Author: Rosie Garland
Genre: Historical Fiction
First published: 2014
Edition: Hardback, published by The Borough Press in 2014
Devon, 1349. In Brauntone, where seagulls screech across the fields and the wind has a mind to change, Father Thomas arrives as the new priest. Determined to impress his congregation, he quells fears of the coming pestilence with promises of protection.
For Anne, the priest’s arrival is an opportunity that at sixteen, she feels all too ready for. Convinced a grand fate awaits, she moves in as Thomas’s housekeeper, though hopeful of something more. But his home is a place without love or kindness. So when a strange, mute Maid is discovered, washed up in the marshes, and taken in, Anne is grateful for the company. Their friendship is to give Anne the chance of a happiness she thought she’d never know.
I am struggling to put my thoughts on this book into words. This is an oddball book and kind of quaint, but in the end I think I kind of liked it.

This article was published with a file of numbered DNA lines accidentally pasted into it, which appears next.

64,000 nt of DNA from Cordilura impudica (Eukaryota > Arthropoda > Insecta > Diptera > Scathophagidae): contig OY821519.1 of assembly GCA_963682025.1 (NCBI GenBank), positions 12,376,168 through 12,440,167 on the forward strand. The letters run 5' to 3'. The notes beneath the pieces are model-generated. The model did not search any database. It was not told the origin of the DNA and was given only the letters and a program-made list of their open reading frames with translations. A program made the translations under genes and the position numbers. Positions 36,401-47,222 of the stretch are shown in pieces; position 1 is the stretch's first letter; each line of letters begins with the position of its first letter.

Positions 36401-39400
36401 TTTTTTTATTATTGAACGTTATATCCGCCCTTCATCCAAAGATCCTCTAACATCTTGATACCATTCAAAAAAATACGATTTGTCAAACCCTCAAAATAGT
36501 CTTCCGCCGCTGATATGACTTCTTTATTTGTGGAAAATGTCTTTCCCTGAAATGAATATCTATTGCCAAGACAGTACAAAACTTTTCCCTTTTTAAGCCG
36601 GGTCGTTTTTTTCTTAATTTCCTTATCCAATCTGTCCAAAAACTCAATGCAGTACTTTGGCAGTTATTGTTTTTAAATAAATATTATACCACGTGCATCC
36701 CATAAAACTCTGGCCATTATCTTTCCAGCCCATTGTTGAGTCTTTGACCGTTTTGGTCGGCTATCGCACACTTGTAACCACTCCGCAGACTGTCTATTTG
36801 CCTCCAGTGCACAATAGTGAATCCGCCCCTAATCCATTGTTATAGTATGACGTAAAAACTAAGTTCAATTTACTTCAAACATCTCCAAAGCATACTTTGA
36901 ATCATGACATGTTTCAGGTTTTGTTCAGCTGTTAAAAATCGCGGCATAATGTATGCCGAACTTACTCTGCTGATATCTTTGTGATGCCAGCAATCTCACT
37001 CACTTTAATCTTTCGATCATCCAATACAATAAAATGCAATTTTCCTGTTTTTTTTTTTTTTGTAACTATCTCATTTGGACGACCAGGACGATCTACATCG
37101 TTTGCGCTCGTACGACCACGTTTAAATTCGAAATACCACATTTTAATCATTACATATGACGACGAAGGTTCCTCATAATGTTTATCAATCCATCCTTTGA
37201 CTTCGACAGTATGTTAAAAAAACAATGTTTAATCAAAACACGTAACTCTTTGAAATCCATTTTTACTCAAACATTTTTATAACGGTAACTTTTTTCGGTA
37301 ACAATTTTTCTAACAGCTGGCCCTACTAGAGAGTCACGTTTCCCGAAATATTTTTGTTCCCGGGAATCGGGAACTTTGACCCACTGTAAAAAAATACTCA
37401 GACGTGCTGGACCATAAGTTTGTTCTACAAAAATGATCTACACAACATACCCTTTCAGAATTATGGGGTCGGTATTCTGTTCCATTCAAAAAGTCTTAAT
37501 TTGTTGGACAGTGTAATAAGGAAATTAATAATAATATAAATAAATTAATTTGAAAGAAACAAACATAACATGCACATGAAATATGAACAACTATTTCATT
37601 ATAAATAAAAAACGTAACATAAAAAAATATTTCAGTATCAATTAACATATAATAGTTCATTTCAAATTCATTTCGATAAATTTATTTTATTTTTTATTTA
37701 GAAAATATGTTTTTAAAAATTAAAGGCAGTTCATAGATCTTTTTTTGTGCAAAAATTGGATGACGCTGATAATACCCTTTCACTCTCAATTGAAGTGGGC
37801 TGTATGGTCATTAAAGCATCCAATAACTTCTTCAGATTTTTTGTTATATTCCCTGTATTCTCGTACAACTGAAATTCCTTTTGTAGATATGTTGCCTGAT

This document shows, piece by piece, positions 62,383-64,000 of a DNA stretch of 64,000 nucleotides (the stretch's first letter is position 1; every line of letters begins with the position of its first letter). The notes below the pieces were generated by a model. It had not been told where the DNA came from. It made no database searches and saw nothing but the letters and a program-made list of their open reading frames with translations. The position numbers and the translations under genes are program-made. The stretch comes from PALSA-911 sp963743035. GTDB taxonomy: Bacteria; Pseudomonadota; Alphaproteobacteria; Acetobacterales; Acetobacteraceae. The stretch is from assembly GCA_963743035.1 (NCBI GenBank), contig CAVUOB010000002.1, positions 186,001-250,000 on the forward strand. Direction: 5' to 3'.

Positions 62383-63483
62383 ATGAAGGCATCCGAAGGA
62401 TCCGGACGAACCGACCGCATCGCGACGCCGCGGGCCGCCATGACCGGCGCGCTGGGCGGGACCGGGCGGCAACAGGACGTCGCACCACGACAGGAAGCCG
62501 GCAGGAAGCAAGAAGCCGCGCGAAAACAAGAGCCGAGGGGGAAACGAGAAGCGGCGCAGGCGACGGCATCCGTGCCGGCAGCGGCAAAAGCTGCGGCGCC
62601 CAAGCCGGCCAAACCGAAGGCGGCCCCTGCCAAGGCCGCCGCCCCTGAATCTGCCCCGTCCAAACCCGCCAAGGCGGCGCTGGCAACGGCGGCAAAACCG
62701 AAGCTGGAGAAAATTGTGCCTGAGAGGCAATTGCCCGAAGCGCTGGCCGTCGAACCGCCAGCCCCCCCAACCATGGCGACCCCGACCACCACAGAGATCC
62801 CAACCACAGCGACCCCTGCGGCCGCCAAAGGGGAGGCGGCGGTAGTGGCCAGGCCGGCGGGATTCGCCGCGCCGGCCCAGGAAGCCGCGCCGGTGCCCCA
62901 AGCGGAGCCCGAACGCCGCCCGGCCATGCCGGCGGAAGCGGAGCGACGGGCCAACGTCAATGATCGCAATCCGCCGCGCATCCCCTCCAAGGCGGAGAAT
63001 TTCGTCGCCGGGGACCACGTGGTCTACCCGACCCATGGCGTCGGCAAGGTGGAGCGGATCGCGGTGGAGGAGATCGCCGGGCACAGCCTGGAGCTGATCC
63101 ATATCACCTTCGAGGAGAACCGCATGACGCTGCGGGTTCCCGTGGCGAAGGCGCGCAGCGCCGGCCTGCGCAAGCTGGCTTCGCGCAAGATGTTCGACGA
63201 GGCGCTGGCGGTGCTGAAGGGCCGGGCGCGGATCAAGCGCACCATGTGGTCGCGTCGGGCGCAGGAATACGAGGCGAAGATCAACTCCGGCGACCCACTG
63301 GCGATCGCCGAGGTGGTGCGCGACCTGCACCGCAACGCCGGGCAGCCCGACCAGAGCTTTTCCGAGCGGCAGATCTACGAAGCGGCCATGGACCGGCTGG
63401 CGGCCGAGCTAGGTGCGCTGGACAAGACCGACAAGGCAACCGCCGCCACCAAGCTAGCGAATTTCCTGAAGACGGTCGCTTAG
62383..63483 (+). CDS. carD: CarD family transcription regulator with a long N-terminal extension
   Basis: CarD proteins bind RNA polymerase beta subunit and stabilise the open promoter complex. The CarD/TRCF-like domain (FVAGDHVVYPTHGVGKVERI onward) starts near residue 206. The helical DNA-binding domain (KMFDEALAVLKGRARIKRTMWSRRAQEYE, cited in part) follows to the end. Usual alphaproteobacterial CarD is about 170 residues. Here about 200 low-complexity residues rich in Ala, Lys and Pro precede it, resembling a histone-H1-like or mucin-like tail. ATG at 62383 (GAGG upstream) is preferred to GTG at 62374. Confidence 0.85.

Initially I was pulled in by the beautiful cover. Yes, I admit that this was a cover buy. Look at it!
It certainly took me a bit of bewilderment to get into the book, but once I got to know our main characters I was invested in the Maid and Anne especially. The three perspectives (one male, two female) contrast each other very well. Their views of the world around them is so different.
In the beginning I thought this would be a magical realism tale, but it was a very human story instead. It explores superstition, gender roles and religion in a climate of fear, but also humanity and love. The writing did retain a touch of otherworldliness throughout and it did mean I felt I was being kept at a distance. I did feel that it suited this story, so I did not mind that.
This novel won’t be for everyone and it did not quite win me over, but I appreciated it and grew to enjoy it.
4 out of 7 stars